I started this post about two months ago and then put it aside to return later. At the time I was heavily discussing my ideas on “social media” under my tagline of “Impact of the wired world” (sadly neglected for a month or so). I had written a post saying that to study, esp. scientifically, the effect of social media one had to distinguish different types of online activity that get lumped together as social media. Some activities may be, other activities may not. At the time blogging seemed to me not to quite meet the threshold but based on a lot more experience since I started blogging, now I see it differently. Two months ago I said:
- Blogs had to provide some content that actually provokes discussion (but what kind of discussion? does that matter?) in order to be defined as social media since I would require interaction as a requirement. Just broadcasting your ideas (even if personal), by itself, doesn’t really meet this condition. But unlike dead trees publishing blogging does allow (possibly) comment and discussion, so some blogging can be viewed as social.
- But to be social requires readers. There are millions of blogs out there and the vast majority get few comments on their posts. Without the interaction of other people one-way communication can not be social, so in fact most blogging is not social.
- Even when there are readers and comments there may still be little interaction. Seeing a nice photo spread and “liking” it hardly forms a connection between author and reader. So in addition to merely being noticed a blog must actually form some sort of connection between author and reader(s) and most don’t do this.
- And finally I concluded that even if a single post meets the conditions above that unless the blog actually achieves a more-or-less persistent community that not only communicate between author and readers, but between readers, a blog isn’t really social media. And the community can’t be so large as to still be anonymous, like HuffingtonPost or even PZ Myers (where only very frequent readers seem to interact). So a Goldilocks-type condition must exist, not too big, not too small.
- Another condition I thought was relevant, although not to meet the definition of social or not, and that is how newbies and occasional readers are treated. Blogging is still public (say, unlike any actual social network with exclusive membership, like Facebook) and thus whether newcomers can “join” or not plays a role in exactly how the effect of a blog should be judged. Many blogs I’ve found are “welcoming” and many are not (at the worst, a newbie is just fresh meat to be attacked).
So, that was about as far as I got two months ago. But since then I’ve had a lot more exposure to the blogging world than I had then. If you’re serious about blogging I think it’s inevitable that you’ll stop just doing only writing and in fact start doing a lot more reading. And if you want your blog to be interactive then you probably need to first start interacting with others. And that’s what I’ve done much more than when I first started and the results are much different than I expected including learning a lot about trolling and how nasty people can be, apparently a game for the worst of them.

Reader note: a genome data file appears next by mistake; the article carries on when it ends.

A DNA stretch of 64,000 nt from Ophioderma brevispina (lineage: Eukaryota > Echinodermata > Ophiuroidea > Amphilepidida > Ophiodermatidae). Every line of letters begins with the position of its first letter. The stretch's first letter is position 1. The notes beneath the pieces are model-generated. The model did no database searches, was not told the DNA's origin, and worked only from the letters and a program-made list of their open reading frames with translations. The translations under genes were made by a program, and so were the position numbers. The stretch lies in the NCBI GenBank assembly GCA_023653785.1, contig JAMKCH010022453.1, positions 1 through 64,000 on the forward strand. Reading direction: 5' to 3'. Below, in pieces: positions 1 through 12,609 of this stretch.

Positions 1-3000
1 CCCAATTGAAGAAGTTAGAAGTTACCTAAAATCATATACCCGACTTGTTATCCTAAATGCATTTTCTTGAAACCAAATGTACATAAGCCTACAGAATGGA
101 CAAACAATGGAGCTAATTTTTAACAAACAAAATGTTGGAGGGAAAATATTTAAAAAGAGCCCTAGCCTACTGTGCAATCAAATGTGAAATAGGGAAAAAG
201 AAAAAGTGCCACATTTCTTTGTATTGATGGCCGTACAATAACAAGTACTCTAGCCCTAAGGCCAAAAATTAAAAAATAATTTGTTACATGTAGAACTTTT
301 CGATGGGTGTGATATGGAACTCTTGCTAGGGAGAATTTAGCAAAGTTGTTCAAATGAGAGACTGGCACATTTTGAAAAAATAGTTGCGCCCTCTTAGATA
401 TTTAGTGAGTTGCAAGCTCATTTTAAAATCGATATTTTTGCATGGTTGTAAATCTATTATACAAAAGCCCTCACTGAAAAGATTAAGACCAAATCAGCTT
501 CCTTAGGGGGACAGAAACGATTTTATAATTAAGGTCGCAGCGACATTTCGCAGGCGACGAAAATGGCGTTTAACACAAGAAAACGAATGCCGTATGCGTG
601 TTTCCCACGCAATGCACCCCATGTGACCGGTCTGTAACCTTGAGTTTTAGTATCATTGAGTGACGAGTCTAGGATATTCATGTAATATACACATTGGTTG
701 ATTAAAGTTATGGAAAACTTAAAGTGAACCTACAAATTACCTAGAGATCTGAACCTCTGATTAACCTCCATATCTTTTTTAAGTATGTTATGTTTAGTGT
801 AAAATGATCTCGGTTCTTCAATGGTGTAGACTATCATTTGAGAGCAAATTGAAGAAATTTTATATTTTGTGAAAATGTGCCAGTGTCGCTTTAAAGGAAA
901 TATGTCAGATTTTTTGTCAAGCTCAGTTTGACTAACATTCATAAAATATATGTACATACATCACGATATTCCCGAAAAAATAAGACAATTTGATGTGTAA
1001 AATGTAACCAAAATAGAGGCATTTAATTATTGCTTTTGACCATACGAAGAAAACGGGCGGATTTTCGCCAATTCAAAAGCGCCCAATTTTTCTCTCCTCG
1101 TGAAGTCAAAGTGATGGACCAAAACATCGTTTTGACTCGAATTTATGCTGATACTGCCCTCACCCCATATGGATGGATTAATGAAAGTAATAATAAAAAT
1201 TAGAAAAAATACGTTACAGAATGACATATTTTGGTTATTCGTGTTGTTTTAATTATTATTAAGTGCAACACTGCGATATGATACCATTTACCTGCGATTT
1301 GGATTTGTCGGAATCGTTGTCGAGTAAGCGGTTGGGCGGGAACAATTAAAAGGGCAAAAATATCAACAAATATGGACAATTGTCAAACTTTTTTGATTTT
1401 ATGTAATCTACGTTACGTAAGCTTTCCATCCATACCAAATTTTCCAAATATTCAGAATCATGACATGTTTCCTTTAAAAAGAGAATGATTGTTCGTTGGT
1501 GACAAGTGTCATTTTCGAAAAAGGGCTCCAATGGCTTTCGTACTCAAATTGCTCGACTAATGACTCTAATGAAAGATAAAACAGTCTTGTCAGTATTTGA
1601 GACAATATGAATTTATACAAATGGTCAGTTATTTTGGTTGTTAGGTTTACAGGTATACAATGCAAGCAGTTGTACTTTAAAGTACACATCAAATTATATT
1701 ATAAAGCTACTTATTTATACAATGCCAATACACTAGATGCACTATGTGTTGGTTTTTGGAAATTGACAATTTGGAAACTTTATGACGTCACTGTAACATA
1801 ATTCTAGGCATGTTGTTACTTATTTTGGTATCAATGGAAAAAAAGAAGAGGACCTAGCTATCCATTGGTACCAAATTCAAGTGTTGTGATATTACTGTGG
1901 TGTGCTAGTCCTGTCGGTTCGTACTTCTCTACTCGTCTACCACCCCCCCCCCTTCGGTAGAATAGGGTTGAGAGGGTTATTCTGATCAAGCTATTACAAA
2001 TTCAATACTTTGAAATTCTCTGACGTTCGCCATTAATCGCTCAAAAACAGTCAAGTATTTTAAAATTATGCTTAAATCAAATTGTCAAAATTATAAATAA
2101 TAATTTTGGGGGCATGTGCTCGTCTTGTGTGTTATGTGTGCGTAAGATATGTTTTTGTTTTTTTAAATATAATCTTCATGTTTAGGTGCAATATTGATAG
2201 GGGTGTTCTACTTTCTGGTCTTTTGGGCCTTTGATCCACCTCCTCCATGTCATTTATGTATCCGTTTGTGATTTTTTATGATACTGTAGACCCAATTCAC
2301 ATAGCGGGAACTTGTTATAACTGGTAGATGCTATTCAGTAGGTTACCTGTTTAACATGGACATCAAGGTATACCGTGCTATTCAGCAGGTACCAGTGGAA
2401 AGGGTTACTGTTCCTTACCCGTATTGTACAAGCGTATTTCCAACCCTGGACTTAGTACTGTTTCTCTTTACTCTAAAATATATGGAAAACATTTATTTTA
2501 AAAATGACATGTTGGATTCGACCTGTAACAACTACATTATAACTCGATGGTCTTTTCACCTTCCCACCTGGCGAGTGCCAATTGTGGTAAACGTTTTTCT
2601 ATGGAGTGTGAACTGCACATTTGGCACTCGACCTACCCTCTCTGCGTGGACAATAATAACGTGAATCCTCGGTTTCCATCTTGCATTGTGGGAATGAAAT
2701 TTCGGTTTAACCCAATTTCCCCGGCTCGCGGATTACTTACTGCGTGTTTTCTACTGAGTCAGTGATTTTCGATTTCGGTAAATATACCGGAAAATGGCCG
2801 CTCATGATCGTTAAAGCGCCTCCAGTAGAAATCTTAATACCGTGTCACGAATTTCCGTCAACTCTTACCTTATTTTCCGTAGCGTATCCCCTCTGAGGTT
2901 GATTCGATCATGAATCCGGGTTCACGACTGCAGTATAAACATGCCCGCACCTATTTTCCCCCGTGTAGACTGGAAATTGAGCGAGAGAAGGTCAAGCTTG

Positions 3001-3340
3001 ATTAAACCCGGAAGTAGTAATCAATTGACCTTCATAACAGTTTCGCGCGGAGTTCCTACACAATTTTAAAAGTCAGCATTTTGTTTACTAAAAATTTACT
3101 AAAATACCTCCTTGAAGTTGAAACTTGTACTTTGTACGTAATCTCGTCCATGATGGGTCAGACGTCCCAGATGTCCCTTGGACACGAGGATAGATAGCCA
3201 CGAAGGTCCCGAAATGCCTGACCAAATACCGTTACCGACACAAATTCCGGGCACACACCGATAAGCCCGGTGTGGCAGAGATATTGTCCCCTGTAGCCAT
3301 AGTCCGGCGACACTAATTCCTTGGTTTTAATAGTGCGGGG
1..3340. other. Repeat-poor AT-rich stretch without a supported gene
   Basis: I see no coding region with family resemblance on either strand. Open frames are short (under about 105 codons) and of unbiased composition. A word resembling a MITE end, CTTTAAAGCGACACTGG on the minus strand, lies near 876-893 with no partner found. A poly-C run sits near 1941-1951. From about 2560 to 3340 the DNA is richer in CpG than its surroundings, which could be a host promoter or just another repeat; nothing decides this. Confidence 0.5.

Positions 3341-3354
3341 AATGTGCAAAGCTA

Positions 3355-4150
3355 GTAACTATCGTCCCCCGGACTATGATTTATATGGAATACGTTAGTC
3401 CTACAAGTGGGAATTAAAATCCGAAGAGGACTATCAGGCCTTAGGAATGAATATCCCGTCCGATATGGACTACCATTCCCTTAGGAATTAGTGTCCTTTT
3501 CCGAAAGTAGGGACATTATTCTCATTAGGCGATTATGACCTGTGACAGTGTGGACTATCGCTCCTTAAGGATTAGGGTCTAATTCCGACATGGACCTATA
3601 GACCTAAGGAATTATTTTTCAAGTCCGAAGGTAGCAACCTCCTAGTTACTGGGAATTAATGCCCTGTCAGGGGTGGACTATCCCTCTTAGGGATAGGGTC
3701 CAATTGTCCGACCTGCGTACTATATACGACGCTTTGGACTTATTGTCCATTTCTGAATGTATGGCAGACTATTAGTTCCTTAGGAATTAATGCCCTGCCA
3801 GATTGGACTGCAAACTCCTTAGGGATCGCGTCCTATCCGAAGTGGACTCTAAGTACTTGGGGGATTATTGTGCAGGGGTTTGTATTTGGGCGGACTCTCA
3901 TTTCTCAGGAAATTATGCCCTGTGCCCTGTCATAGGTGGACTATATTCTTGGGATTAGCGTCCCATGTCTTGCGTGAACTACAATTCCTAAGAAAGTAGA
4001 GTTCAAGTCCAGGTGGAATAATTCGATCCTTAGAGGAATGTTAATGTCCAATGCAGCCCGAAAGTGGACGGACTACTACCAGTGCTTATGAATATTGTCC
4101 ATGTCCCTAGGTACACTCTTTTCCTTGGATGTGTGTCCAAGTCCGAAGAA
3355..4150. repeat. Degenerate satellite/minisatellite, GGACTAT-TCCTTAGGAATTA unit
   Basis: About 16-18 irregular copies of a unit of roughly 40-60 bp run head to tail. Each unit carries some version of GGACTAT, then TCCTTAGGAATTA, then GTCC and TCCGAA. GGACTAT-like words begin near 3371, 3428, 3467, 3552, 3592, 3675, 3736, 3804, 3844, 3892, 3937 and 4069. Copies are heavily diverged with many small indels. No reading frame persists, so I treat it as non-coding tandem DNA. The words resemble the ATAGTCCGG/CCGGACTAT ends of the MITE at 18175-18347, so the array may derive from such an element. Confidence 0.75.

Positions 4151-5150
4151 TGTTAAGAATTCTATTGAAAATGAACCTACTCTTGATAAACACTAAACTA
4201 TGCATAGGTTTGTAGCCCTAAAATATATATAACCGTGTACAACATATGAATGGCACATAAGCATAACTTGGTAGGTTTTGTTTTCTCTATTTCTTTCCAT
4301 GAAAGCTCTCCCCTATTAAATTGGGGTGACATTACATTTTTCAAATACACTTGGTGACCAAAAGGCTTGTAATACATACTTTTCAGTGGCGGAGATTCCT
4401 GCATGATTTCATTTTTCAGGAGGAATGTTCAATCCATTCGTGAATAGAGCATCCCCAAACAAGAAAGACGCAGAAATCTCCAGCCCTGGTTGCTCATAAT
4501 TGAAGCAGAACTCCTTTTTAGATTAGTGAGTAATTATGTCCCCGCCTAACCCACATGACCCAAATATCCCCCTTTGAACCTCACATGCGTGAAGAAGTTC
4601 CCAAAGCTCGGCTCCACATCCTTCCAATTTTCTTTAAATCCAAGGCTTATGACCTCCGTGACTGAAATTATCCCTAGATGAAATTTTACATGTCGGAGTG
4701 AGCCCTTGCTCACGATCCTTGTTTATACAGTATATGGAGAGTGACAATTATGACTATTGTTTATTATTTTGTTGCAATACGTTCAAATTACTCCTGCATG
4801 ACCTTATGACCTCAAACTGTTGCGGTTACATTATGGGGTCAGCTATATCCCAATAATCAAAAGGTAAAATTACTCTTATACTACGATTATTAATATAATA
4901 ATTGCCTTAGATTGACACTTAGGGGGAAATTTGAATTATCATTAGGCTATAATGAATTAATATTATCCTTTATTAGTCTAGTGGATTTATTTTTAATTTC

Now first let me say I’m amazed at how much people discuss their lives with strangers. Did this happen before blogging? I don’t know since I never saw it but perhaps it did exist pre-online. But often the “community” that forms around these highly personal blogs is mysterious; often commenters seem to “know” the author (or each other) yet this social network is very implicit and very unobvious to outsiders. Which then leads me to being mystified about why these semi-private communities form in such a public environment, again, say in contrast to something like Facebook. What is it that drives people toward this activity, and, what did they do before blogging.
I thought blogging was mostly about ideas, little mini-essays and rants about all the familiar topics of discussion. But there is a significant fraction of the blogs, at least here at WordPress that are much more personal than that.
So now I put blogging into the ‘maybe’ category. Mostly it is not social media, but some of it is and sometimes even more intense than conventional F2F encounters. So it’s more than I imagined a few months ago when I started.
So relative to the work that Dr. Tracy Dennis is pursuing I would say a significant subset of all the blogs meet any working definition of social media. And, in fact, some may actually be more intense and have more effect on the participants than other nominal social media, esp. say most Facebook or most texting. So I think if that subset could be identified, in sufficient quantity to create a statistically meaningful sample, there is a lot of investigation that can be done. And, finally, I think there are many impacts on people, both possible and negative but certainly there is no overall pattern, at least that I can discern. So potentially for the scientists such as Dr. Dennis it would be helpful to identify the “tells” that indicate whether a blog may be positive or potentially harmful.
In a future post I may eventually write about my strange interactions over at FreeThoughtBlogs but I certainly would never have suspected such nasty things could happen, that comments would escalate and escalate, that innocent comments would be interpreted negatively, and that other comments are some of the most vile things people can say. Several of the blog authors there have been so intensely attacked that it has driven them into silence. Certainly this is pathological behavior, but how can it be explained, or perhaps even more important how can it be avoided.